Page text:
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Mystery of Django's Chords. oooooh!

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Rick Fielding 15 Dec 99 - 05:29 PM
Peter T. 15 Dec 99 - 05:56 PM
Tony Burns 15 Dec 99 - 10:27 PM
sophocleese 15 Dec 99 - 10:33 PM
Peter T. 16 Dec 99 - 09:37 AM
Steve Latimer 16 Dec 99 - 10:17 AM
Mike Billo 16 Dec 99 - 10:30 AM
Mike Billo 16 Dec 99 - 10:33 AM
Rick Fielding 16 Dec 99 - 11:10 AM
Steve Latimer 16 Dec 99 - 12:08 PM
Peter T. 16 Dec 99 - 01:28 PM
MTed 16 Dec 99 - 01:55 PM
Mbo 16 Dec 99 - 02:23 PM
Rick Fielding 16 Dec 99 - 06:15 PM
Tony Burns 16 Dec 99 - 09:24 PM
DonMeixner 17 Dec 99 - 12:32 AM
Rick Fielding 17 Dec 99 - 01:03 AM
gillymor 17 Dec 99 - 05:36 AM
Frank Hamilton 17 Dec 99 - 11:20 AM
Big Mick 17 Dec 99 - 11:27 AM
Roger the skiffler 17 Dec 99 - 11:33 AM
Rick Fielding 17 Dec 99 - 12:28 PM
Gary T 17 Dec 99 - 12:31 PM
gillymor 17 Dec 99 - 04:39 PM
Frank Hamilton 17 Dec 99 - 10:16 PM
Chris/Darwin 18 Dec 99 - 06:03 AM
Frank Hamilton 18 Dec 99 - 10:53 AM
Ireland 27 Jan 03 - 10:49 AM
BanjoRay 27 Jan 03 - 02:58 PM
Steve-o 27 Jan 03 - 05:31 PM
GUEST,Frank Hamilton 27 Jan 03 - 06:15 PM
GUEST,MCP 27 Jan 03 - 06:43 PM
GUEST,Fossil 28 Jan 03 - 11:59 AM
Murray MacLeod 28 Jan 03 - 02:25 PM
John Hardly 28 Jan 03 - 03:29 PM
Rick Fielding 28 Jan 03 - 06:11 PM
Peter T. 28 Jan 03 - 09:11 PM
GUEST,Big Mick 31 Jan 03 - 01:24 PM
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Subject: Mystery of Django's Chords. oooooh!
From: Rick Fielding
Date: 15 Dec 99 - 05:29 PM

In another thread the estimable Peter T. wondered how Django adapted to chords after his terrible accident (at the age of 18). The immediate answer is "with great difficulty!"...but it ain't true! There are recordings of Django playing 6 string banjo before the fire in his caravan, and they are fascinating in that he had already developed a strong mainstream style. He took a break from playing for a couple of months, but it became obvious that the burned fingers were never going to heal (they didn't. All his life, they were open sores. yuk!) Because of his great ability, he was rarely called on to play rhythm chords, and developed a "cross finger" style to play his lightning fast leads. I've come across many pictures however showing that after he met Grapelly he would definitely play rhythm. Grapelly INSISTED on it. Whoops, Catter Tony Burns is here for his lesson, gotta run! Be back later.
Rick


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Subject: RE: Mystery of Django's Chords. oooooh!
From: Peter T.
Date: 15 Dec 99 - 05:56 PM

Who cares about him!! What happens next?
yours, Peter T.


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Subject: RE: Mystery of Django's Chords. oooooh!
From: Tony Burns
Date: 15 Dec 99 - 10:27 PM

Who cares what happens next?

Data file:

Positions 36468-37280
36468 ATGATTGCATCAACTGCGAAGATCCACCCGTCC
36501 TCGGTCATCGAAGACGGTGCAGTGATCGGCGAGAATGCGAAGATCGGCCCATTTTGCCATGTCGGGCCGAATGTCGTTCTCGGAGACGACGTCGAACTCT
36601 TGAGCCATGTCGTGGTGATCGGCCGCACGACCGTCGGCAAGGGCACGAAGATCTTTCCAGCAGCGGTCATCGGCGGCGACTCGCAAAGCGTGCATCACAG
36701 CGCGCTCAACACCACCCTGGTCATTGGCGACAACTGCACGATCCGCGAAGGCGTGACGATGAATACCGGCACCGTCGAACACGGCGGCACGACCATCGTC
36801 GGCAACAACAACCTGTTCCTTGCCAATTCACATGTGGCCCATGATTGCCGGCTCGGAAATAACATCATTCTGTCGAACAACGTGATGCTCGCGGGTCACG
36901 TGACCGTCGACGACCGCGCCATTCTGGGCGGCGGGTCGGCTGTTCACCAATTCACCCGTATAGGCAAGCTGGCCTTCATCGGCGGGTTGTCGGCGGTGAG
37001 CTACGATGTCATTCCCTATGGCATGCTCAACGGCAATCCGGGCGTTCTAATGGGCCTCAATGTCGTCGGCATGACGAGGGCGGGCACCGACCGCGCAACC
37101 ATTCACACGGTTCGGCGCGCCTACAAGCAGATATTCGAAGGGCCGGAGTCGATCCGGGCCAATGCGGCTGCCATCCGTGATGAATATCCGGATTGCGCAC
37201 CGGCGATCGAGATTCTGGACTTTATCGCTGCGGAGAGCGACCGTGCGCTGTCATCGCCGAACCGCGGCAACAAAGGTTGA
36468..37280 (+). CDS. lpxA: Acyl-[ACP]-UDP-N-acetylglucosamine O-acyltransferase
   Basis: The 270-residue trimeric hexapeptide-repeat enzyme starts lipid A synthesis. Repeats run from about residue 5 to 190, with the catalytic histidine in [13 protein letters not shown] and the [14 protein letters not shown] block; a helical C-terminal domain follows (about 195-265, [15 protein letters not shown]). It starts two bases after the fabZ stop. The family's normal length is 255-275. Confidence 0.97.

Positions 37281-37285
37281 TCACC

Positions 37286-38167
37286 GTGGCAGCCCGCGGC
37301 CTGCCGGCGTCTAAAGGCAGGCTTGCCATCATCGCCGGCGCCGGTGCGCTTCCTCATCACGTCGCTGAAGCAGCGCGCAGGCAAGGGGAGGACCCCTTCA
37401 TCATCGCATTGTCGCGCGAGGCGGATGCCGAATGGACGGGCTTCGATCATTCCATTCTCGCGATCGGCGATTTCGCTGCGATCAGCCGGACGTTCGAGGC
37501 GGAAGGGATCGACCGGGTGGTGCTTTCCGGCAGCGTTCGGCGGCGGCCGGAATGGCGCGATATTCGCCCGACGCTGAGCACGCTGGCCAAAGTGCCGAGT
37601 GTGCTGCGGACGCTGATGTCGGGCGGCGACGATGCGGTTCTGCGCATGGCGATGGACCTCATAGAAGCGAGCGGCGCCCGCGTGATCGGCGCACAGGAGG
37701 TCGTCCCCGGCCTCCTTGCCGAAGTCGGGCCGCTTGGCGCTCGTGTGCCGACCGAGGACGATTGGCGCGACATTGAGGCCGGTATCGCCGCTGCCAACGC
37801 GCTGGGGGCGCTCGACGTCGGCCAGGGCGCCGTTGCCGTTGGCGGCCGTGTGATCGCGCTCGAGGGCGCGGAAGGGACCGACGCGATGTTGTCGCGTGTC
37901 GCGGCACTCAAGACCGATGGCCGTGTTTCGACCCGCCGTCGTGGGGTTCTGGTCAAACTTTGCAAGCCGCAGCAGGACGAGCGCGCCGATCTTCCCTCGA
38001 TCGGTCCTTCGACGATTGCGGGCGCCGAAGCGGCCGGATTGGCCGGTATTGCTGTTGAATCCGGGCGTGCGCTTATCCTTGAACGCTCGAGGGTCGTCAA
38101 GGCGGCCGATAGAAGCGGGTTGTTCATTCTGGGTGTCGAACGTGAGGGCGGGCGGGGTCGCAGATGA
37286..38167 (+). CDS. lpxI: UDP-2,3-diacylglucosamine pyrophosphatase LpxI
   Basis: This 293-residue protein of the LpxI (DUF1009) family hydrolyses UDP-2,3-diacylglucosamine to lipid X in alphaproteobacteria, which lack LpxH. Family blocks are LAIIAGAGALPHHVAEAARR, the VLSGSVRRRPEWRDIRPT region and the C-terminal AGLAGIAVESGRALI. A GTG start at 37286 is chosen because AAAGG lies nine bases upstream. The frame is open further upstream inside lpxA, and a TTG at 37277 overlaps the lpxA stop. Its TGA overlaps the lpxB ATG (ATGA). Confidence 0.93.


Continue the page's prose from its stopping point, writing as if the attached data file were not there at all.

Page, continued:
Screw Django, I'm developing the Tony Burns method. (It's never been done before.)


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Subject: RE: Mystery of Django's Chords. oooooh!
From: sophocleese
Date: 15 Dec 99 - 10:33 PM

Sorry, really bad comment coming up....Planning on djangoing your fingers Burns? I'm sorry, I'm sorry....


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Subject: RE: Mystery of Django's Chords. oooooh!
From: Peter T.
Date: 16 Dec 99 - 09:37 AM

Yew rotten gypsy swine you, Tony Burns! (pulls out cardboard Roy Rogers Taiwan ripoff guitar, with slightly oriental looking Dale Evans Laskin-type inlay on fretboard, begins to play Jalousie using 10-fingers, and 10-toes, still sounds terrible. Brand New Mel Bay -- Peter T. method in 5 subgraded books!!!!!!!)
yours, Peter T.


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Subject: RE: Mystery of Django's Chords. oooooh!
From: Steve Latimer
Date: 16 Dec 99 - 10:17 AM

Does anyone know what kind of guitar Django played? I have only one of his CD's, him and Grapelli in Paris, I belive it was recorded in the thirties and I believe it was called the Paris Hot Club. Every time I listen to it I'm taken by the sound of his guitar, (his virtuoisity is a given) and was wondering if it may be something of European manufacture, him having been from there and all.


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Subject: RE: Mystery of Django's Chords. oooooh!
From: Mike Billo
Date: 16 Dec 99 - 10:30 AM

A friend of mine has a film of Django playing. It's what they used to call a "soundie". Today called a music video. The band is in a passenger car of a train while passengers crowd around the door and listen to them play "Dinah". You never get a really clear view of Django's left hand( as is the case with most photographs)but as near as we've been able to determine, when not soloing, he plays double stops, and octaves (much in the same way that Wes Montgomery did years later) with the left hand while strumming a two-beat rhythm with the right. The actual rhythm guitar time-keeping and chord voicing chores were handled by Django's brother Joseph.


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Subject: RE: Mystery of Django's Chords. oooooh!
From: Mike Billo
Date: 16 Dec 99 - 10:33 AM

Oops! Forgot to add that Django was associated with playing Macafierri guitars, which I understand were made mostly of plastic!